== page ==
The overall goal for this is to help with the 4K77 restoration project. There's been a lot of trouble trying to HDR it with the film as dinged up as it is without blowing up the grain to unwatchable levels. Plus, DNRing helps a lot with filtering out noise from film damage that needs to be filtered out. And then once the cleaning is done and the HDR is applied, the film grain is re-added back into the luminance channel, and all the film nerds like me can poo-poo DNR and marvel at the how 'unadulterated' the final product is.
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Thanks given by: TomArrow
#4
apzlsoxk,

I'm with TomArrow in regards to preservation, but nonetheless these appear to be some very interesting results.

Would you care to post the screenshots in native 4k resolution for a proper evaluation?

My biggest gripe with DNR is the texture. Even worst than the possible loss in detail is the usual waxy resulting texture.
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Thanks given by: apzlsoxk
#5
(2021-05-25, 07:02 AM)BDgeek Wrote: apzlsoxk,

I'm with TomArrow in regards to preservation, but nonetheless these appear to be some very interesting results.

Would you care to post the screenshots in native 4k resolution for a proper evaluation?

My biggest gripe with DNR is the texture. Even worst than the possible loss in detail is the usual waxy resulting texture.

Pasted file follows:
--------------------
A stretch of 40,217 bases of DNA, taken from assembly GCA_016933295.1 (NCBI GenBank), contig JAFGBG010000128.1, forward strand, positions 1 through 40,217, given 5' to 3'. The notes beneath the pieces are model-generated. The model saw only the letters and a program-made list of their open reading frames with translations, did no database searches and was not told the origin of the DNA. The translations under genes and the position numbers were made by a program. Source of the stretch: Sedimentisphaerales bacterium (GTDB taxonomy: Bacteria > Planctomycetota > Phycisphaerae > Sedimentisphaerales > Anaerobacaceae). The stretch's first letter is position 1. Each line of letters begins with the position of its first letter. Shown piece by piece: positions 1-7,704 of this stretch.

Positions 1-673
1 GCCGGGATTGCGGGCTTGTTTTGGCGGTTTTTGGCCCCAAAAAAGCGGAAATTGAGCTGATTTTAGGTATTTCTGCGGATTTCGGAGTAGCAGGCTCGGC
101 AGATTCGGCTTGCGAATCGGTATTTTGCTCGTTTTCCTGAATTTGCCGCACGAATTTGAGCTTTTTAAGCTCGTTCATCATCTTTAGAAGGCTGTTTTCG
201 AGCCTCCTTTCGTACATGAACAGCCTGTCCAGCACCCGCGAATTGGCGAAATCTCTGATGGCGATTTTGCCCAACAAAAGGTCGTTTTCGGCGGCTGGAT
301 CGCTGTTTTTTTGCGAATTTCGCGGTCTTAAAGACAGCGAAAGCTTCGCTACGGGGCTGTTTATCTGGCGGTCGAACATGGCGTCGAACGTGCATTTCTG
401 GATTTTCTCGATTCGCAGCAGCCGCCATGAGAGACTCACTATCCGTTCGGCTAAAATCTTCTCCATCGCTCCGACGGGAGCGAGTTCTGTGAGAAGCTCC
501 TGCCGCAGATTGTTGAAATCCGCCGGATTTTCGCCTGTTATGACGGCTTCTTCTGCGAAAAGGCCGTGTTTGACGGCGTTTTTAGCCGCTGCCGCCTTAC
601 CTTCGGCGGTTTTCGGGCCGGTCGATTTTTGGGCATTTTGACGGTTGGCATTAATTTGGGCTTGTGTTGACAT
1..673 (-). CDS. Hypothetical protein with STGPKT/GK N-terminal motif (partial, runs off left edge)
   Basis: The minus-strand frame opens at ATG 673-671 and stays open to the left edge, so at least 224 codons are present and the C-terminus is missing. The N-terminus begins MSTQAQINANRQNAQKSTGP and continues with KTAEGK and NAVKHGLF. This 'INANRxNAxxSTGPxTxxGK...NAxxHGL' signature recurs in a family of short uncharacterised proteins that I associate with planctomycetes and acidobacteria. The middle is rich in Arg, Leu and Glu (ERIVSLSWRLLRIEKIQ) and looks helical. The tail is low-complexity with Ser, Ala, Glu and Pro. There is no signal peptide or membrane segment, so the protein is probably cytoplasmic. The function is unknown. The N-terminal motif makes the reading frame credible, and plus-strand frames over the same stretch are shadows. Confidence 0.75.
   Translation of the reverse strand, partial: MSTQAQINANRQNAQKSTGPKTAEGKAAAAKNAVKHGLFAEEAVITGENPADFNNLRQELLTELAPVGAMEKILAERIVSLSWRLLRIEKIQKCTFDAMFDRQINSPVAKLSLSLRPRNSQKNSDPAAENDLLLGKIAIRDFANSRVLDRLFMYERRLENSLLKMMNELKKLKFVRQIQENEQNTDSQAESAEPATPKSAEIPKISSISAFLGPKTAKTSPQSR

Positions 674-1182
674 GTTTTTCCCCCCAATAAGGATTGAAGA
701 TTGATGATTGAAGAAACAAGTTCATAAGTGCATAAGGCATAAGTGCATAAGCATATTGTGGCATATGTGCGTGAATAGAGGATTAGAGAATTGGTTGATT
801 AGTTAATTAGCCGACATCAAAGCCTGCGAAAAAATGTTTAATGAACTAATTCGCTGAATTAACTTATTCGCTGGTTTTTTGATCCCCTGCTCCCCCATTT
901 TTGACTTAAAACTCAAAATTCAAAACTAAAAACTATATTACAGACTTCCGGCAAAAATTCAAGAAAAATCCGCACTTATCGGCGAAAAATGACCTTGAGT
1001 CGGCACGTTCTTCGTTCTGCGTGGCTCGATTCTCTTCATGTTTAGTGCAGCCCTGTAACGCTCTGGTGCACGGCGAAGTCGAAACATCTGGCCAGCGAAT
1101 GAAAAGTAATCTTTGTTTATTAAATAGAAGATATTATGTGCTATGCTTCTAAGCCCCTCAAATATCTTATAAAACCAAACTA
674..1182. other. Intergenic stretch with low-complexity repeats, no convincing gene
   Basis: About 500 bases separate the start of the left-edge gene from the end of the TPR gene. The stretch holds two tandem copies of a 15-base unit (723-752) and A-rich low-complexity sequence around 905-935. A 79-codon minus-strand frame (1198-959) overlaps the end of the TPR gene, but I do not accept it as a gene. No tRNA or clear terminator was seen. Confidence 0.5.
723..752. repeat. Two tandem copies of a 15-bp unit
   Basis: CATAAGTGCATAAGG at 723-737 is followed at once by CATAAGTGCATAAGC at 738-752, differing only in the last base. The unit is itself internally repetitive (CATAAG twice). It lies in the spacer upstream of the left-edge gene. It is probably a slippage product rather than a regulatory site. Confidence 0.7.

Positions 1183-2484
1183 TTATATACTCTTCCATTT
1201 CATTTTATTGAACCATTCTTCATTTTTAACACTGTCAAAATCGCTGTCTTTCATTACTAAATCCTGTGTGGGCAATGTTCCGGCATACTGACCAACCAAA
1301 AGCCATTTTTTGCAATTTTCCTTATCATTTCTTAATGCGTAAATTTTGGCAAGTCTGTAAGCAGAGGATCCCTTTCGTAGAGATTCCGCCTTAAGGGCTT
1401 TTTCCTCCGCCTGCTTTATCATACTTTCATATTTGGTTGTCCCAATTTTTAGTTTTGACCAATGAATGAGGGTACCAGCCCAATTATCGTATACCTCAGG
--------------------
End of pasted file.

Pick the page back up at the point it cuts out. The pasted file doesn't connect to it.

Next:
Unfortunately, I had to downscale the images to 1080p in order to load them into my GPU. I've added the description of the neural network from the paper:
Quote:Our network can be divided in two stages: a non-local stage and a local stage. The non-local stage consists of four 1 × 1 convolution layers with 32 kernels. The rationale for these layers is to allow the network to compute pixel-wise features out of the raw non-local features f nl at the input. The second stage receives the features computed by the first stage. It consists of 14 layers with 64 3 × 3 convolution kernels, followed by batch normalization and ReLU activations. The output layer is a 3 × 3 convolution...

Then considering that the model uses 7 past frames and 7 future frames for each frame degrained, denoising each 1080p frames requires ~1400 MB of VRAM, but due to some IO decisions in the code, we spike to ~3 GB VRAM per frame. If I were to render at 4K, that'd mean a peak 12 GB VRAM per frame which I just don't have. I've tried slicing each frame into tiles in order to preserve the resolution, but I was getting some annoying tiling artifacts.

I've attached some 1080p frames below, I can't tell if this is exhibiting the 'waxy' textures you're talking about. I ran some initial denoising tests at much stronger settings, and it looked like the characters were wearing clown makeup. The settings I had were slightly below total noise removal. Some of the cockpit scenes still had visible noise in them.

Before DNR:
[Image: x3iNF2mB_o.png]

After DNR:
[Image: 0iMaj1tm_o.png]

Before DNR:
[Image: YPwoyGHe_o.png]

After DNR:
[Image: cROj4DMR_o.png]

I've compiled the first 20 minutes into a video, PM me and I can send you a link. The DNR software isn't perfect, and it produces interesting flickering that isn't visible in still frames.
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#6
Interesting, but it definitely has that waxy look.
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Thanks given by: SpookyDollhouse